SMITH: ...In Kansas. Now that our oil's been refined, it has one final leg of its journey.

VANEK SMITH: Into a gas tank.

SMITH: Yes, actual people will be using our oil, we hope. Vince Bengston showed us the very noisy pipeline that takes our refined fuel from the refinery out to the world.

VANEK SMITH: And where is this pipeline going?

BENGSTON: Council Bluffs.

VANEK SMITH: Where is that?


SMITH: We're going to Iowa.

VANEK SMITH: Looks like we're going to Iowa. PLANET MONEY's oil, which is now PLANET MONEY's gasoline, is headed to Iowa, and we're going with it.

SMITH: It's like a graduation.

VANEK SMITH: It is like a graduation.

SMITH: We're letting go of the oil, but the oil is doing something bigger and better.

VANEK SMITH: We're moving the tassel over to the other side. And now our oil has graduated into a usable product.

SMITH: (Laughter) I love how you say usable product like you're in the petroleum business. Good job, Stacey.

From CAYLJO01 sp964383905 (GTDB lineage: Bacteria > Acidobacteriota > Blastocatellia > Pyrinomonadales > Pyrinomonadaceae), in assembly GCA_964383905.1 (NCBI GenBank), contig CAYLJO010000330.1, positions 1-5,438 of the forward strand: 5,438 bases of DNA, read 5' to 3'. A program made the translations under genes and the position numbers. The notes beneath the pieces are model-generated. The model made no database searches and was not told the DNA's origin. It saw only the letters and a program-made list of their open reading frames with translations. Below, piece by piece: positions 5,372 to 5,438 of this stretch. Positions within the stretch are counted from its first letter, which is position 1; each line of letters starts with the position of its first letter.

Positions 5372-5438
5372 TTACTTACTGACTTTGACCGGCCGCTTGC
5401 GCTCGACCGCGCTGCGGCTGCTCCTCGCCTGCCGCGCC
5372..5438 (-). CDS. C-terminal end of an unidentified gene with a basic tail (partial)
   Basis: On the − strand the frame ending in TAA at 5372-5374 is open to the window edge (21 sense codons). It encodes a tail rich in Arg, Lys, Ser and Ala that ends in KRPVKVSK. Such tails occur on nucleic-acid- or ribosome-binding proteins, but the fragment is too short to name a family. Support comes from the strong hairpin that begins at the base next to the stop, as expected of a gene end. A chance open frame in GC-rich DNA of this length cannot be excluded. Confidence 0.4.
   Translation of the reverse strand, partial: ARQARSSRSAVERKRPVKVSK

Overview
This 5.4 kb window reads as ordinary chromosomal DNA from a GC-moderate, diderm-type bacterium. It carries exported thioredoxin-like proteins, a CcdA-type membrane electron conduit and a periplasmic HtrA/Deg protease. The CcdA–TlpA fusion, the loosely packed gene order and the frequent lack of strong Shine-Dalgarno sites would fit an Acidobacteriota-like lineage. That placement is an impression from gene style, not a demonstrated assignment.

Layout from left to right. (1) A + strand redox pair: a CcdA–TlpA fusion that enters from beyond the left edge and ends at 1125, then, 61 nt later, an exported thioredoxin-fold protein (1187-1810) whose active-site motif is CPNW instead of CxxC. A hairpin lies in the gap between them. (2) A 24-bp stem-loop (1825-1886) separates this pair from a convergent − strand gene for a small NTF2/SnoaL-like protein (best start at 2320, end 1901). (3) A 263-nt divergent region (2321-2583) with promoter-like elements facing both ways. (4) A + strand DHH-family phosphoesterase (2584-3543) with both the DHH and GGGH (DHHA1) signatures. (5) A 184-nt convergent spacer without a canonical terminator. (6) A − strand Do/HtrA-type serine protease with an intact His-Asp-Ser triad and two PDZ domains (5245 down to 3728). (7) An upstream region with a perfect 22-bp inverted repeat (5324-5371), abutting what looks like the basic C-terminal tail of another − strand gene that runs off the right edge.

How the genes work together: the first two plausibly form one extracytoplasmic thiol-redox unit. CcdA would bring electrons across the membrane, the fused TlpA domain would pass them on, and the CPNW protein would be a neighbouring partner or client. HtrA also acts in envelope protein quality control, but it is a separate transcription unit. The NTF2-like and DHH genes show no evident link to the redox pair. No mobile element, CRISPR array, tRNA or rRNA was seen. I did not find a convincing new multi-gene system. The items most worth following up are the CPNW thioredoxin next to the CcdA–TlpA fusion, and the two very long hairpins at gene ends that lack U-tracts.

VANEK SMITH: I am in the petroleum business and so are you.


VANEK SMITH: We have a few people that we would like to thank, including the whole team at CHS, especially Lani Jordan, Jim Loving and Malissa Fritz. Also thank you to Jim Karraker, Rigoberto Advincula and Robert Friedel. This episode was produced by Sally Helm and Elizabeth Kulas.

SMITH: We always love to hear what you think of the show. You can email us - planetmoney@npr.org.

VANEK SMITH: We also have a lot of pictures from our oil trip. You can check those out on Facebook and Twitter. And if you're looking for another podcast to listen to, check out Pop Culture Happy Hour. Every week, they have really interesting discussions about the latest movies and TV shows and books, including interviews with people like Shonda Rhimes and Trevor Noah. You can check them out on the NPR One app or at npr.org/podcast. And stay tuned for our next episode where PLANET MONEY oil, which is now PLANET MONEY gasoline, actually makes it into someone's gas tank. I'm Stacey Vanek Smith.

SMITH: And I'm Robert Smith. Thanks for listening.